Refer to the Department of Business Regulation website to find out more about the licenses and permits you need to legally operate your Rhode Island corporation.

10. Annual report requirements in Rhode Island

You’ll need to submit an annual report for your Rhode Island corporation each year. The annual report must be submitted to the Department of State by the 1st of March. You may download a printable copy of the form and mail it to the Department of State; alternatively, complete the online Rhode Island Annual Report Form.

11. Costs of starting a corporation in Rhode Island

The filing fees below apply to all Rhode Island corporations:

  • Name reservation: $50
  • DBA name: $50
  • Articles of Incorporation: $230
  • Annual report: $50
  • Rhode Island Certificate of Good Standing: $22

Next steps after forming a corporation

After filing the necessary paperwork and securing the relevant licenses and permits, your Rhode Island corporation is officially formed. However, in order to maintain your new business, there are a few additional steps that you should consider:

Rhode Island certificate of good standing

After covering the basics of your Rhode Island corporation, such as opening up a business bank account, securing a business credit card, as well as obtaining business insurance, you should consider applying for a Rhode Island certificate of good standing via the Rhode Island Department of State.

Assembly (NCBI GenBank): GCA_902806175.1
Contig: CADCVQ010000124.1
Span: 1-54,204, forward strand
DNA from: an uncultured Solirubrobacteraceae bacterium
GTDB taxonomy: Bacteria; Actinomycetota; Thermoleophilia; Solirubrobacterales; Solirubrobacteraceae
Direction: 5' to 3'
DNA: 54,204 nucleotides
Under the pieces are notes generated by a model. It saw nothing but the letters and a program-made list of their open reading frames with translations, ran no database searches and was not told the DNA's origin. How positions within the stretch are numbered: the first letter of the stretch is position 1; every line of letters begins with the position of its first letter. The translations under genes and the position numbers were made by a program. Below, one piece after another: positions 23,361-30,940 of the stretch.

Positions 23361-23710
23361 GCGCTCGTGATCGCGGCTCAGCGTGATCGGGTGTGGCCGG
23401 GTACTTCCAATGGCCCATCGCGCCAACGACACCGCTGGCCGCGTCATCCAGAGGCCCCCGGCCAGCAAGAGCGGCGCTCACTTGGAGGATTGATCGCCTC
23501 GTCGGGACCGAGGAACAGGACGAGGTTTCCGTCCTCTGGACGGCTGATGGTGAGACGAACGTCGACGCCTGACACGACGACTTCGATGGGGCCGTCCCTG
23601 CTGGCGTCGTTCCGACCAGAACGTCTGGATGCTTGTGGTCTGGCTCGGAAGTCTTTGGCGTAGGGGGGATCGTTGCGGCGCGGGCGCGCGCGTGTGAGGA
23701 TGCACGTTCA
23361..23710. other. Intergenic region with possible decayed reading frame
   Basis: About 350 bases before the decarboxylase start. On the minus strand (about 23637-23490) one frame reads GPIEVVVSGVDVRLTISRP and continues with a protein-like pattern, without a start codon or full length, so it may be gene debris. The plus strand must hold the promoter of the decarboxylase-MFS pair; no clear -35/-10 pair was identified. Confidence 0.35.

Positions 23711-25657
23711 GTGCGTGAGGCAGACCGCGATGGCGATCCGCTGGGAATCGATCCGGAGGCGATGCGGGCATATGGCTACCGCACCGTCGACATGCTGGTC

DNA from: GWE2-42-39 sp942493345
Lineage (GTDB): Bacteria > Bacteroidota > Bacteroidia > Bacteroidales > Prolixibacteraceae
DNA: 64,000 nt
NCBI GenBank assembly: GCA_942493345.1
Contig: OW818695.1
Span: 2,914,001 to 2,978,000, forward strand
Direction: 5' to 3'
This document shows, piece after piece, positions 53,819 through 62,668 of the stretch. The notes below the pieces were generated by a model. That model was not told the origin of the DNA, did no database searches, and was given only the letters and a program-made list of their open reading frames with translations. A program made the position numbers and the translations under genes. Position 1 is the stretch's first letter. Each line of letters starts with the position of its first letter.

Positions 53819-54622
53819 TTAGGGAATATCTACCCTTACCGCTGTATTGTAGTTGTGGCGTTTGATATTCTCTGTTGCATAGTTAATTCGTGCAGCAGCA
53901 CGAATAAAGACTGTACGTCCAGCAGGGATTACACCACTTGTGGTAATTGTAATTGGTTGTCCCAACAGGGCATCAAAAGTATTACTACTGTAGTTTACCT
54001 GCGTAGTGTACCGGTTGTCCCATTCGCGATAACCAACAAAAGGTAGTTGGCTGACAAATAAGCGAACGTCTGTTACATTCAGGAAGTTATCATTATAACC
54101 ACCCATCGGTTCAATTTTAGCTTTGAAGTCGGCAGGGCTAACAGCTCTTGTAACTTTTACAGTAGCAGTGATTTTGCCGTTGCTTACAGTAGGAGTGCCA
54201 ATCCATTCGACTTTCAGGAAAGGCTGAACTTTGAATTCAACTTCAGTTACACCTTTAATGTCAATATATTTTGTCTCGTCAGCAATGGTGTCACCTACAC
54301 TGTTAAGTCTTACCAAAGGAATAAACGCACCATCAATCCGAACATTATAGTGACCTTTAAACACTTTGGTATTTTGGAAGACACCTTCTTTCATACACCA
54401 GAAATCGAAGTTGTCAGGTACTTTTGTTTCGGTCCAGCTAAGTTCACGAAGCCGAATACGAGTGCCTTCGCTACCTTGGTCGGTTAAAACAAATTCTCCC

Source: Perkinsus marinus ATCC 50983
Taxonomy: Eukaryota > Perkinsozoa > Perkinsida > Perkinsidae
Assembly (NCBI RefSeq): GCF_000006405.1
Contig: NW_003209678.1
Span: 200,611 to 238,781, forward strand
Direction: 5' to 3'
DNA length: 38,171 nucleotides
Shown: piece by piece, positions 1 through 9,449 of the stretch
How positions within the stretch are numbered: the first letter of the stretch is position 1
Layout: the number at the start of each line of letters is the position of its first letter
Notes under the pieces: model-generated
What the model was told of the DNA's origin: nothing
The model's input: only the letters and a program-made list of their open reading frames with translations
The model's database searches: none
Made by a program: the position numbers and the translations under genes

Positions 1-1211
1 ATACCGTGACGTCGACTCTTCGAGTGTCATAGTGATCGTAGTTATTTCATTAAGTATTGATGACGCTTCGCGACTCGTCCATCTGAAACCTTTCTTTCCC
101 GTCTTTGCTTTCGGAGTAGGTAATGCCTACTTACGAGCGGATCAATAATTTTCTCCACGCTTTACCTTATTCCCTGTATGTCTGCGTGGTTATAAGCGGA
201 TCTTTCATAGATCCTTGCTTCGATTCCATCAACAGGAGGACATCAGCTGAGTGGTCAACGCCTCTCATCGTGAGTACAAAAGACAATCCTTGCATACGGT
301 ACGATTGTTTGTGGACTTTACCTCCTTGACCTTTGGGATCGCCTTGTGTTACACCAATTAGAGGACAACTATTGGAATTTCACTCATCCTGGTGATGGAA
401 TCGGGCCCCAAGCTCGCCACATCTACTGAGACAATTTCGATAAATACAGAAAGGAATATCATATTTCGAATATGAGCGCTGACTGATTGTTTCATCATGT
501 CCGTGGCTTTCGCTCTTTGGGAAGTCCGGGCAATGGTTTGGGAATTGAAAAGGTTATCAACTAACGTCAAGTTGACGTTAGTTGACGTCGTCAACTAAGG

The purpose of the certificate is to verify that your corporation was formed legally and is being maintained properly. Additionally, it gives you leverage when obtaining funding from banks and renewing specific permits and licenses, or forming your business in another state.

Order your certificate of good standing online, via mail, or in person. There is no specific form when requesting a certificate by mail, so you just need to submit a request in writing.

FAQs

One of the main benefits of an LLC or limited liability company over a sole proprietorship is that with an LLC, a member’s liability is limited to the amount of their investment, so they have personal liability protection. Whereas with a sole proprietorship, the business owner is liable for the debts incurred by the business.

Nonprofit corporations are formed for public benefit or literary, religious, charitable, scientific, or educational purposes. Therefore, the founders of the nonprofit organization do not intend to benefit financially from the corporation.

A C corporation or a C Corp. pays tax twice on the corporation’s income and then on the dividends paid to shareholders. One of the ways in which you can avoid double taxation is to elect the S corporation structure.

Some of the ways your business can protect its personal assets are investing in business insurance, protecting your corporation with trusts, putting sound legal agreements in place, and investing in comprehensive risk management.

A shareholder agreement is often referred to as a stockholders agreement. It’s essentially an agreement or arrangement between shareholders that outlines how the company should be governed and also clarifies the rights and obligations of shareholders.